Here’s what’s been pulling the strings on Australia’s weather recently — and it’s not just El Niño

From a parched, hot September and October — on the brink of extreme drought — to flooding rains in summer, the past few months have thrown up a range of weather extremes across the country.

Much of it comes down to the natural variability of weather in general.

But in the background, several climate drivers have been helping guide the weather in certain directions — and not just El Niño.

So how have they each been behaving recently?

Indian Ocean Dipole likely helps with spring dry

The Indian Ocean Dipole (IOD), sometimes referred to as El Niño’s cousin, forms over waters to Australia’s west.

Exerting its influence during winter and spring, it has two phases: negative, which is the wet phase, and positive, the dry phase.


Duration: 1 minute 9 seconds

You’re probably familiar with El Nino, but there’s another climate driver in town, and researchers say it has an even more powerful impact on Australia.

Since August, the IOD has been in a positive phase — peaking at its second-highest values ever recorded by the Bureau of Meteorology, according to climatologist Catherine Ganter.

Based on its typical influence, Ms Ganter said it was likely to have played a role in the intense dry conditions experienced during winter and spring, which set up an early start to the bushfire season, and saw several regions in serious rainfall deficits.

This is especially true given some of the more unusual characteristics of this year’s El Niño may have dampened its drying influence, according to Ms Ganter.

“So this positive IOD was on the strong end, and it would have likely contributed to the below-average rainfall that we saw, particularly in August to October which was that dry three month period,” she said.

In parts of the country, warmer-than-average temperatures have continued into summer.(Facebook: Weather Obsessed/Helen Browne)

The IOD has lingered for longer than normal this year, but is now breaking down, so is no longer having an influence on Australia’s climate, according to Ms Ganter.

Southern Annular Mode encourages summer rainfall

Though September and October were parched, rainfall kicked up a notch in November for large parts of Queensland, NSW, the NT and northern WA.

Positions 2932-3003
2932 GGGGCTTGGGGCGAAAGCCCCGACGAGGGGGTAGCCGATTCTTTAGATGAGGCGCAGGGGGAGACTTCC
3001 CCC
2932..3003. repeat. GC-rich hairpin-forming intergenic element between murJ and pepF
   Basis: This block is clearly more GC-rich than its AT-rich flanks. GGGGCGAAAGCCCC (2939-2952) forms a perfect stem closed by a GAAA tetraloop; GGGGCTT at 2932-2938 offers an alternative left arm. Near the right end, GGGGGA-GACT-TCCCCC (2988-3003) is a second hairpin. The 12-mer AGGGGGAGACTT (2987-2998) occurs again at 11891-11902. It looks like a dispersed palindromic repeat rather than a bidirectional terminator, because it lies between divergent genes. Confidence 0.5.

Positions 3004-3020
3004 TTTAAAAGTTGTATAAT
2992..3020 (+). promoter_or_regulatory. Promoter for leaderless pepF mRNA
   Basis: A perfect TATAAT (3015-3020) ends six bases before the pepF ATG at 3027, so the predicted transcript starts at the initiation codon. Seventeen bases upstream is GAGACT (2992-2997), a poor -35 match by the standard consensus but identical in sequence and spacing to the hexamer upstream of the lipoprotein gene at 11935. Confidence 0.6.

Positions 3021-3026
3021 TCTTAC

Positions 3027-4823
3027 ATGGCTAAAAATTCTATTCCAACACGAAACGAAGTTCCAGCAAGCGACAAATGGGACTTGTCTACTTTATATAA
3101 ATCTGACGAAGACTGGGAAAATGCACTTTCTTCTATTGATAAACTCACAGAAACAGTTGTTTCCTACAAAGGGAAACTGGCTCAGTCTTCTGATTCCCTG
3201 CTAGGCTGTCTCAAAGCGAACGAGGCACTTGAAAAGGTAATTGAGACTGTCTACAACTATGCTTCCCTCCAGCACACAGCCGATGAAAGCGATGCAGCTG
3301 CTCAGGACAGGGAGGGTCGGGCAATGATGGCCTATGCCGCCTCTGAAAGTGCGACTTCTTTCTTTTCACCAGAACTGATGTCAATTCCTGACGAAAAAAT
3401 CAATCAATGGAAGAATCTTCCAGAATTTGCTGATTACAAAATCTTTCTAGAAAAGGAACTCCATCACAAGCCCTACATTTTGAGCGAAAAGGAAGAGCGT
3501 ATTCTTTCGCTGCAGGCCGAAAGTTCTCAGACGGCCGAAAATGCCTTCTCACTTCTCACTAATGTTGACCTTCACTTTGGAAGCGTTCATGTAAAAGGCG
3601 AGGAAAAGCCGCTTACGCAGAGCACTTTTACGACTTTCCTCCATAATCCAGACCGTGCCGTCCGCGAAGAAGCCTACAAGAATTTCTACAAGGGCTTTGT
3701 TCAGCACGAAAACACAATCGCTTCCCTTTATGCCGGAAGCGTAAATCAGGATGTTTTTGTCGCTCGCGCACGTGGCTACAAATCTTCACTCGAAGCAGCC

Since then, the eastern states have seen repeated bouts of heavy rainfall.

Many parts of Victoria and South Australia have recorded an entire summer’s worth of rainfall already, and others face flooding emergencies.

Waterfalls are pumping in New South Wales after several heavy downpours.(Supplied: Trudy Locke)

One of the likely reasons for this enhanced summer rainfall — particularly over the south-eastern states — is a driver known as the Southern Annular Mode (SAM), according to Monash University climate scientist Kimberley Reid.

The SAM refers to the north-south position of a belt of westerly winds over the southern ocean, and is linked to rainfall patterns across Australia.

This diagram from the Bureau of Meteorology shows the impact of the Southern Annular Mode.(Supplied: Bureau of Meteorology)

Since early December, the SAM has persistently been in a positive phase, meaning the belt of winds is closer to Antarctica, which tends to favour rainfall in summer for the eastern states.

“What that does in summer, for south-eastern Australia, is it sort of draws tropical, warm, moist air further south,” Dr Reid said.

“It also allows for more onshore winds over the east coast, which again helps push moist air over Australia.

“So that’s probably why we are seeing a higher-than-average number of wet weather systems in summer this year.”

Something a bit unusual about the SAM’s behaviour this summer, according to Dr Reid, is that it’s happening during an El Niño event,

Typically, a persistent positive SAM is associated with the El Niño-Southern Oscillation’s opposite, phase — La Niña, which is the wet phase for Australia.

There have been several severe summer storms already this year.(Facebook: Nicole Bates)

Monash University climate science professor Julie Arblaster said it may have been pulled further south this year partly due to conditions in the Antarctic region, including the sea ice extent and the ozone hole.

“We do associate the positive SAM with more sea ice, usually. I think the fact that the sea ice has grown back a bit closer to [normal] since we’ve had that positive SAM is consistent with that,” Dr Arblaster said.

“The other thing in the Antarctic region is that we had an ozone hole [that] lasted a lot longer than it usually does.

“[That] can also have an impact on a positive SAM.”

El Niño driving warmth, but not following usual script

An El Niño climate pattern was declared underway by the Bureau of Meteorology in September, after months of speculation.

It is one of the world’s most consequential climate drivers, and is linked to hotter, drier weather in Australia — particularly during winter and spring — with its warming influence continuing into summer.

Though some characteristics of the event have made it unusual, Dr Reid said the driver likely played a part in the warmer, drier conditions in spring, as well as the later onset to the monsoon in northern Australia.

The climate outlook for summer is drier and hotter than average, according to the Bureau of Metereology.(Facebook: Waz Powter)

The event is still underway, which means it may be contributing to the warmer-than-average temperatures that have continued into summer too, along with climate change, according to Dr Reid.

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